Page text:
Chairs Collide on Opening Day at Tussey Mountain

Multiple media outlets are reporting chairs full of skiers and snowboarders slid into each other near the top of Tussey Mountain, Pennsylvania today, the first day of the season for the area. It appears four grips slipped down the haul rope and were stopped by a fifth grip and chair.  All of the chairs were occupied but thankfully, injuries to five people are being described as non-life threatening.  Passengers on the entire lift were brought down by rope.  A spokesman for the mountain told CBS News that an operator manually stopped the lift, which is a 1982 Borvig center pole model and one of two Borvig chairlifts at the ski area near State College.

Borvig brand lifts have been involved in at least six recent incidents including a deropement causing serious injuries at Sugarloaf in December 2010, a rollback at the same mountain in 2015, a tower separation in West Virginia in February 2016 and a foundation grout failure at Sunday River later that year.  Also in 2016, two chairs slid into each other on a relocated Borvig double at Granite Gorge, New Hampshire, sending two people to the hospital.

Continue reading

Advertisements

News Roundup: Commonwealth

Sunday River Lift Severely Damaged as Terminal Falls

SunRiv-Lift8-Web2
A Borvig return bullwheel lies in ruin Tuesday after a strange series of events in Western Maine over the weekend. Photo Credit: Sunday River

A truly bizarre incident came to light tonight when Sunday River revealed the top terminal of its Spruce Peak Triple chairlift slid downhill and flipped on its side over the weekend. Scott Crowell, the resort’s lift maintenance manager discovered the damage on Sunday. From the pictures, it appears the foundation and return bullwheel moved together, with the tension of the lift and gravity sending the line to the ground. Thankfully, the lift does not operate in the summer and no one was injured.

According to Weather Underground, Bethel, Maine received nearly an inch of rain in the four days leading up to the discovery of the damage.  Sunday River said the lift in question was last load tested in Fall 2015.

SunRiv-Lift8-Web3
Photo Credit: Sunday River

Spruce Peak is one of two Borvig triples remaining at Sunday River and its second oldest lift, built in 1986.  Chairkit added a loading carpet at the bottom station in 2014.  Spruce is 4,382 feet long and rises 1,211 feet with 17 towers and 177 chairs.  In a statement, Sunday River noted, “Decisions on repairing or replacing the lift have not been made at this point and will depend on several factors, including the results of the investigation. The resort is committed to moving forward as quickly as possible.”  The mountain is working with its insurance company, Willis MountainGuard, and state investigators.  Presumably there is still time to get a brand new lift built in time for the coming 2016-2017 winter season if the order is placed soon.  Alternatively, a lift manufacturer could come in and replace just the top terminal and any damaged chairs. Continue reading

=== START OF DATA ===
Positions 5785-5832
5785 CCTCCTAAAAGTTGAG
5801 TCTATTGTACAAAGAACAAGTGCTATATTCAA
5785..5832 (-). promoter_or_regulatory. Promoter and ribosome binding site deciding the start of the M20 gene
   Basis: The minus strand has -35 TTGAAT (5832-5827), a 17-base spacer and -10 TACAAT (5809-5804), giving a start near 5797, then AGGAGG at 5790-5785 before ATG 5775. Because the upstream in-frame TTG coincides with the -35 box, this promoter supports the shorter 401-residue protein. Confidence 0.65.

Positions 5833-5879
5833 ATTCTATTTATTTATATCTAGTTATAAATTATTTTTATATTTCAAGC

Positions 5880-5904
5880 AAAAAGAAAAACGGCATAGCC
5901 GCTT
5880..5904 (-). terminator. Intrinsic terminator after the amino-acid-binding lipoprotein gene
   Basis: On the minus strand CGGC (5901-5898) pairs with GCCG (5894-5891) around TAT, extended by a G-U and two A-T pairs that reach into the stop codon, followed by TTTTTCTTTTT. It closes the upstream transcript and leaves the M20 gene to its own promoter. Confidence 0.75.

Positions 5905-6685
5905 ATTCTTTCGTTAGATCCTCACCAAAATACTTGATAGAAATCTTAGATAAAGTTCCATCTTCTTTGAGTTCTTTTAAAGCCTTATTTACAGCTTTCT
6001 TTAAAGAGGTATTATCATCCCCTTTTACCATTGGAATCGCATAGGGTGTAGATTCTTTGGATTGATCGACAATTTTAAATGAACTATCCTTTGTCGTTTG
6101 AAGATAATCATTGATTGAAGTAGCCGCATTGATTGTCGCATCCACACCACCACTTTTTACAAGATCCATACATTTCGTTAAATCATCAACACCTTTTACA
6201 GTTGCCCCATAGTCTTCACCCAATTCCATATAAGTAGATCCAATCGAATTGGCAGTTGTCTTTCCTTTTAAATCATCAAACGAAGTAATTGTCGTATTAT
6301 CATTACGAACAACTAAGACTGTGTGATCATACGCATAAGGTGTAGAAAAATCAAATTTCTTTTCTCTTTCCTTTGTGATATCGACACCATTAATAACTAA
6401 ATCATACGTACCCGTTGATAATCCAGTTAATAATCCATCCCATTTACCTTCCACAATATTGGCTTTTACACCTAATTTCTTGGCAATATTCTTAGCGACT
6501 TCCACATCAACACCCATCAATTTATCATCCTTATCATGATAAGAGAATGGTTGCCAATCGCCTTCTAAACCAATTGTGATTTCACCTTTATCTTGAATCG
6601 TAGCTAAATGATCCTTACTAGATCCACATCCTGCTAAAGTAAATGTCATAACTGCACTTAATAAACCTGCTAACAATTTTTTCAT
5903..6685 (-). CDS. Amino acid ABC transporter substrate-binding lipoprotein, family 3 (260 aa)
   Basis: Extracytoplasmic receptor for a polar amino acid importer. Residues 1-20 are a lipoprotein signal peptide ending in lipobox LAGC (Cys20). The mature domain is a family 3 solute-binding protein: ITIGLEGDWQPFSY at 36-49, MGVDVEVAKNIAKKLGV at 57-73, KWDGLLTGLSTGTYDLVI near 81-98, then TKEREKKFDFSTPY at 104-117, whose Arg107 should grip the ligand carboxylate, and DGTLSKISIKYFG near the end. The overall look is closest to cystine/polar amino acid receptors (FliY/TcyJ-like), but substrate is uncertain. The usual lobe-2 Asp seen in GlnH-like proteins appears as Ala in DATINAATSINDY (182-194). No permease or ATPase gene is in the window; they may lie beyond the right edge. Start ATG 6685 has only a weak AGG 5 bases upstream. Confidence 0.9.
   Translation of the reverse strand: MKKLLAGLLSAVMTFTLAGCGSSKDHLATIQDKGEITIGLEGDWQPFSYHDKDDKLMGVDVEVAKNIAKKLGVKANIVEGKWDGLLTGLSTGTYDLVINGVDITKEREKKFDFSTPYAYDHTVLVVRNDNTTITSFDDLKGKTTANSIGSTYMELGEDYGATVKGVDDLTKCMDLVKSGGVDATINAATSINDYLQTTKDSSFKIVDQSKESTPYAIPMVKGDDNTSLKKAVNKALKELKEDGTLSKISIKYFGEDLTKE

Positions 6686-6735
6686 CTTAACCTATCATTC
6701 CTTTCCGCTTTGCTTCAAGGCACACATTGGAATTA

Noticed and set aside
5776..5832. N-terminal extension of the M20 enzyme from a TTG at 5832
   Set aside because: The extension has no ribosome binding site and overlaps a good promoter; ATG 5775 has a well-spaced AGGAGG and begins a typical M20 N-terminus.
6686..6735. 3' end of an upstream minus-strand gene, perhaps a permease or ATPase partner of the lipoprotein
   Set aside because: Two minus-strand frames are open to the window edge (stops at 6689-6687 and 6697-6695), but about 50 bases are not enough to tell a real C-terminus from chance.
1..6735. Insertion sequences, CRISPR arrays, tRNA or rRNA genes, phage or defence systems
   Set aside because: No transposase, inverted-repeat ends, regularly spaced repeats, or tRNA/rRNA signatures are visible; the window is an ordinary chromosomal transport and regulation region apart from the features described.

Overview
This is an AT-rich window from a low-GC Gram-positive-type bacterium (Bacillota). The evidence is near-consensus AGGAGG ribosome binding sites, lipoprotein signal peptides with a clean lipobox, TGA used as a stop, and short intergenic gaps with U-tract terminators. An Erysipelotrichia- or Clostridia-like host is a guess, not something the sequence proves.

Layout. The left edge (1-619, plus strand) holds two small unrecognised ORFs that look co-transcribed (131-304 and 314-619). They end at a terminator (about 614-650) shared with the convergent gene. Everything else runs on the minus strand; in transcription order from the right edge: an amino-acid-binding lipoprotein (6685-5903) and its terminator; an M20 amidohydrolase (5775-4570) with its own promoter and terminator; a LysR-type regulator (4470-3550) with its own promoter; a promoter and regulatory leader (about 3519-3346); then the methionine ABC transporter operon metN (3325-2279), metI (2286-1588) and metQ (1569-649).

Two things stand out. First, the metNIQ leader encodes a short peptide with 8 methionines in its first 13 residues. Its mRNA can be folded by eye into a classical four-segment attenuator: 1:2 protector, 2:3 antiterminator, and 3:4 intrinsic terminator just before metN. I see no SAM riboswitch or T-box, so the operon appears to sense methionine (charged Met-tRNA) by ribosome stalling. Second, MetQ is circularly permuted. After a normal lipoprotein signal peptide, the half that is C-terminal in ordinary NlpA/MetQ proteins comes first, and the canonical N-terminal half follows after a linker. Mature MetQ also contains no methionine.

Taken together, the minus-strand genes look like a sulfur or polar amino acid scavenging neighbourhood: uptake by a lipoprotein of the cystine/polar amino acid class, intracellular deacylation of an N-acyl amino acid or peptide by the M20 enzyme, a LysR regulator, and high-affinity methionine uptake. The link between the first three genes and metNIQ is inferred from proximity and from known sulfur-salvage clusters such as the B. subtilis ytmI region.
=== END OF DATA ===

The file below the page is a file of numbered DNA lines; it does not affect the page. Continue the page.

New England Gets a Lift: Suicide Six to Build New Quad Chair

Vermont’s Woodstock Inn & Resort unveiled plans Thursday for a new quad chairlift at its Suicide Six Ski Area.  Normally this wouldn’t be a big deal, but it marks the first (and possibly only) major lift project in the Northeast United States for 2016.  Over the last ten seasons, Northeastern ski resorts have built an average of ten new lifts each year, testament to this year’s huge departure from normal in the wake of a rough winter.

Suicide 6 Trail Map 2016.jpg
Suicide Six is replacing the longer of its two chairlifts.

The new Lift #1 will replace a 1975 Borvig double and be built by Leitner-Poma of America.  The Laurance S. Rockefeller Fund will foot the bill for the $1.5 million project.  The Rockefeller Family’s RockResorts once owned Suicide Six and the Woodstock Inn and spun them off as the nonprofit Woodstock Foundation in the 1980s.  Vail Resorts bought RockResorts in 2001.

The 2000′ Borvig double chair being replaced closed in February after the ski area found tower cracks following the Timberline, WV crossarm failure.  Although the two lifts’ towers were of different design, the State of Vermont ordered inspections of all Borvig-brand lifts.  The new quad will be Suicide Six’s first new lift since Poma built the 1,600′ chairlift way back in 1978.  The mountain first opened for skiing in 1936 and currently has two double chairs, a J-Bar and 24 trails.